How do you know what’s a good engagement rate or a bad one? You should compare influencers to the average engagement for their peers. You can do this with an influencer marketing platform, or get the influencer’s media kit and research the benchmarks for their segment.
Just know that engagement rate averages vary depending on social network, category, and follower count. So, don’t compare TikTok creators against the averages for Instagram influencers. Likewise, don’t compare fashion influencers with 5K followers with sports influencers who have 500K followers.
Finally, look out for extreme engagement. If it’s very low, people are interested in the influencer’s content, their followers are inactive, or their followers are fake. If it’s very high, the influencer may have bought fake engagements (like fake likes or comments).
- An authentic audience that matches your target
All marketing campaigns must keep in mind their target audience. You can’t be successful if you don’t direct your campaign at a specific group of people who fit your buyer personas. The target audience also helps to guide your choice of influencers.
When searching for influencers, look to see if their audience matches your target. Analyze audience demographics like age, gender, country, language and interests to make sure the influencer can connect you to the right people. If you don’t have access to this info, ask the influencer for their media kit and audience demographics.
An audience interests analysis from an influencer marketing platform, which shows us that over half of this influencer’s audience is interested in surfing.
While looking at an influencer’s audience, also look into its authenticity. Do a fake followers audit to weed out any influencers with audiences made up of bots. Fake followers allegedly cost brands $1.3 billion in 2019. And as a small business with a relatively low budget compared to other brands, it’s especially important that you don’t waste your money marketing to bots.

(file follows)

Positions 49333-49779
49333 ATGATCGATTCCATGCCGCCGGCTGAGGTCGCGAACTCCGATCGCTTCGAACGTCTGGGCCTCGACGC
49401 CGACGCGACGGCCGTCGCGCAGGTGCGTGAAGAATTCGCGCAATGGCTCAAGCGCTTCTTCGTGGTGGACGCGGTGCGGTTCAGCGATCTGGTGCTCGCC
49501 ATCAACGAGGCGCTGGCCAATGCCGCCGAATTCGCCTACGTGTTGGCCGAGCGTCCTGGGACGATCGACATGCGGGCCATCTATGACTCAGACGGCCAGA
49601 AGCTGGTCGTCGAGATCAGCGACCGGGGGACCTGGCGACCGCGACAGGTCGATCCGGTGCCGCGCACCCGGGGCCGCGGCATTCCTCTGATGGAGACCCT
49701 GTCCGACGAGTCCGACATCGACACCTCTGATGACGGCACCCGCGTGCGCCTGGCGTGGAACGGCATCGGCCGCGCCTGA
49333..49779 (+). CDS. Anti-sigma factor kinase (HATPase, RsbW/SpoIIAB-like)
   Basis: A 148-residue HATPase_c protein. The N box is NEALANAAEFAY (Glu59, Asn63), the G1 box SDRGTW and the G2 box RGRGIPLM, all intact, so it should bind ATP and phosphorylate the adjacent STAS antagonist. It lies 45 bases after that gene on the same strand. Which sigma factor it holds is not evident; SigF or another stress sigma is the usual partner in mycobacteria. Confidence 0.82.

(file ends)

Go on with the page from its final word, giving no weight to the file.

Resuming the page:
An audience authenticity analysis from an influencer marketing platform. 8.46% of this influencer’s followers have demonstrated some type of suspicious behavior typically found in bots.
There are a few ways you can usually spot a bot:
- No profile picture of biography info
- Names that seem to be random strings of letters and numbers
- Little to no content, or content with heavy advertising angle
- Comments that seem unnatural or off-topic, as if not written by a real human
Verifying audience authenticity is an important step in making sure you find the right influencers for your small business.
- Local presence
Big brands can work with influencers from around the world, because their companies have an international presence. But for your small business, things are different. You should, instead, stay local.
Why? Well, a local influencer will better understand your brand and its culture, and can maybe even visit you if you have a physical location. Second, local influencers will better connect you with people in your area, and these are the people who can actually become your potential consumers.
- Content and personality that aligns with your brand
Finally, this last point is true for all brands doing influencer marketing: Find influencers who align with your brand. In other words, it should be clear to followers why the influencer and your brand are collaborating.
This quality can’t be measured in data, so you have to take a careful look at the influencer’s profile and trust your instinct. Think about questions like:
- Does this influencer create content in the same category as my brand?
- Is their content up to par with my standards?
- Can their voice transmit my message?
- Does the influencer uphold my brand’s values?
- Does their aesthetic style make sense with mine?
Choosing influencers who mesh with your brand will lead to more authentic, believable collaborations.
Influencer marketing is a massive industry, but even the smallest businesses can use this strategy to boost. Just remember that success is dependent on finding the right influencer to collaborate with.